After I finished the CDT, I called Keith and he told me that Jack wanted to talk to me. I tried calling him, but we just played phone tag for a while. I kept moving down the AT leaving Jack a message when in town and he would leave me a message while I hiked the trail.
On a day which had a 10% chance of precipitation, I hiked through three snowstorms. I finished the day crawling into a shelter as I noticed a fourth snowstorm starting. In the morning, I saw 4 inches of new snow on the ground that came overnight.
I just shook my head as I started the day thinking that the last forecast I saw had no precipitation again for the coming day. I climbed up Saddleback Mountain getting my gloves wet in the process. On the summit, I faced a blizzard (so much for the forecast). My hands froze to the point that I could no longer bend my left hand, even with hand warmers. I dropped down Saddleback, knowing I needed to go into Rangely, a town I planned to skip. In town, I regrouped, changed my thought process from long distance hiking to winter mountaineering, and purchased some clothing to better battle the conditions. Most people say to not fight nature, but for me to survive and keep moving forward, I found myself in a fight.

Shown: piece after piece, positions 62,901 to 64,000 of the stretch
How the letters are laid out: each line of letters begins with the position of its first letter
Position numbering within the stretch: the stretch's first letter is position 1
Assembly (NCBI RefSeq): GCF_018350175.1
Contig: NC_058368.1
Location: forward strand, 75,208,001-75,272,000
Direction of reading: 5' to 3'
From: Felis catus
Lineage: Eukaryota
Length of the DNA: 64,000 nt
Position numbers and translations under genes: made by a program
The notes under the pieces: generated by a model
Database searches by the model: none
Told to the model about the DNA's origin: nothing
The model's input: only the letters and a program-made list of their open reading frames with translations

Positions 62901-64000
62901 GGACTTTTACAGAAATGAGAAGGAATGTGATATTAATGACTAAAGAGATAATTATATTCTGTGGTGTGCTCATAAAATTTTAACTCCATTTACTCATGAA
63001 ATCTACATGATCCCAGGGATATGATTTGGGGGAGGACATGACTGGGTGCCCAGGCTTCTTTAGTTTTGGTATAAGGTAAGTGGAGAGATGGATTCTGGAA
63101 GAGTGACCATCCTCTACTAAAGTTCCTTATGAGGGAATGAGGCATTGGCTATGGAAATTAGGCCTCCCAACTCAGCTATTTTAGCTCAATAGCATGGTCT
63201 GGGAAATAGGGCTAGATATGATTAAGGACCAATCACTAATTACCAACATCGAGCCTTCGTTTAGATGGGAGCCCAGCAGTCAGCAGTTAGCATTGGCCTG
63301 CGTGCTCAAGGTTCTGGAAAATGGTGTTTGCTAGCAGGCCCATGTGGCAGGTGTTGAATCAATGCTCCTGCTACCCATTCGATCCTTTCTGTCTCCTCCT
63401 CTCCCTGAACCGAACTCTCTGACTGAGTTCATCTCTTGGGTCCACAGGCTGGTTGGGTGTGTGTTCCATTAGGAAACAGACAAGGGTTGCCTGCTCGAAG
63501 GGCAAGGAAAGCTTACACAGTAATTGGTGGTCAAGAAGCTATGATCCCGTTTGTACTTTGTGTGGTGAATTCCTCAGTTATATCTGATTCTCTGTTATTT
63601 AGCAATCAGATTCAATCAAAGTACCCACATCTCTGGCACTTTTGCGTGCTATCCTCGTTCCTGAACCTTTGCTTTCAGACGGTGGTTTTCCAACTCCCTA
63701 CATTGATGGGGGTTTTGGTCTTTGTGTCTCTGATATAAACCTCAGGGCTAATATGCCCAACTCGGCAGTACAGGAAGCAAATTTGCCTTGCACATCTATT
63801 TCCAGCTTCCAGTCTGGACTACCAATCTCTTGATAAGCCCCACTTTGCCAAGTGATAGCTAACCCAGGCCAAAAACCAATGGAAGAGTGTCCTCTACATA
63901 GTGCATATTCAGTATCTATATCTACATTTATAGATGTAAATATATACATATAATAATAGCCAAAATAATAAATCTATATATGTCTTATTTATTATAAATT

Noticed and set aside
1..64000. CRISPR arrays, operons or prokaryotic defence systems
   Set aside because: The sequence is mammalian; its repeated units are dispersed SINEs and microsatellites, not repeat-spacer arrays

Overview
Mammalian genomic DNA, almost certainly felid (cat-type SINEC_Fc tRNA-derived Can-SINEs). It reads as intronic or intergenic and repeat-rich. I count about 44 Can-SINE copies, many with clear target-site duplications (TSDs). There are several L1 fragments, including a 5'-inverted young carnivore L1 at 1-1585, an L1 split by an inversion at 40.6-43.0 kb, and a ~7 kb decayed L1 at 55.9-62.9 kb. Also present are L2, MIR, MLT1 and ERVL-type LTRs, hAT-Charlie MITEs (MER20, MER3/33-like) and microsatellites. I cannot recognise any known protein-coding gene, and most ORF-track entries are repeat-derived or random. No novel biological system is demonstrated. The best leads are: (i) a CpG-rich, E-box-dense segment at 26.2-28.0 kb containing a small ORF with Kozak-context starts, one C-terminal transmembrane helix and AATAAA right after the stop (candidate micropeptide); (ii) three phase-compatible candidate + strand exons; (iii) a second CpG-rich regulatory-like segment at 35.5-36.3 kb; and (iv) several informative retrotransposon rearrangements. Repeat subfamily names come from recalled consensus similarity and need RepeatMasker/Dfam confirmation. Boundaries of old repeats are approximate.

After getting settled into my motel room with all my town chores done, I called Jack. I wish I would have recorded the conversation because I can't remember someone inspiring me so much since Coach O'Brien died. As I thanked him for lifting my spirits, he told me, "This hike that you're doing, it's not about you. It is your obligation to tell this story others, to speak about it to others."
After I finished hiking, Patti asked me if I would speak to her class (she's a middle school teacher). I jumped at the chance and had a wonderful time talking to her students, most of whom were very engaging. That evening, I got to meet a group of their friends and just generally enjoyed just spending time with these two. Keith tried to make it down, but his car broke down on the way.
Since then, I climbed Chief Mountain with Jack, a sacred mountain to the Blackfeet Indians (Jack is half Blackfeet Indian and half German), watched a high school football game with him, and had the pleasure of eating Thanksgiving dinner with him. Each time I'm around him, he tells me something on his mind. Leading a trip to climb Chief Mountain every year allows him to "manifest kinship". Most recently, he told me about trying to achieve the place where the line blurs so who serves who becomes unclear. These ideas have stuck in my head ever since.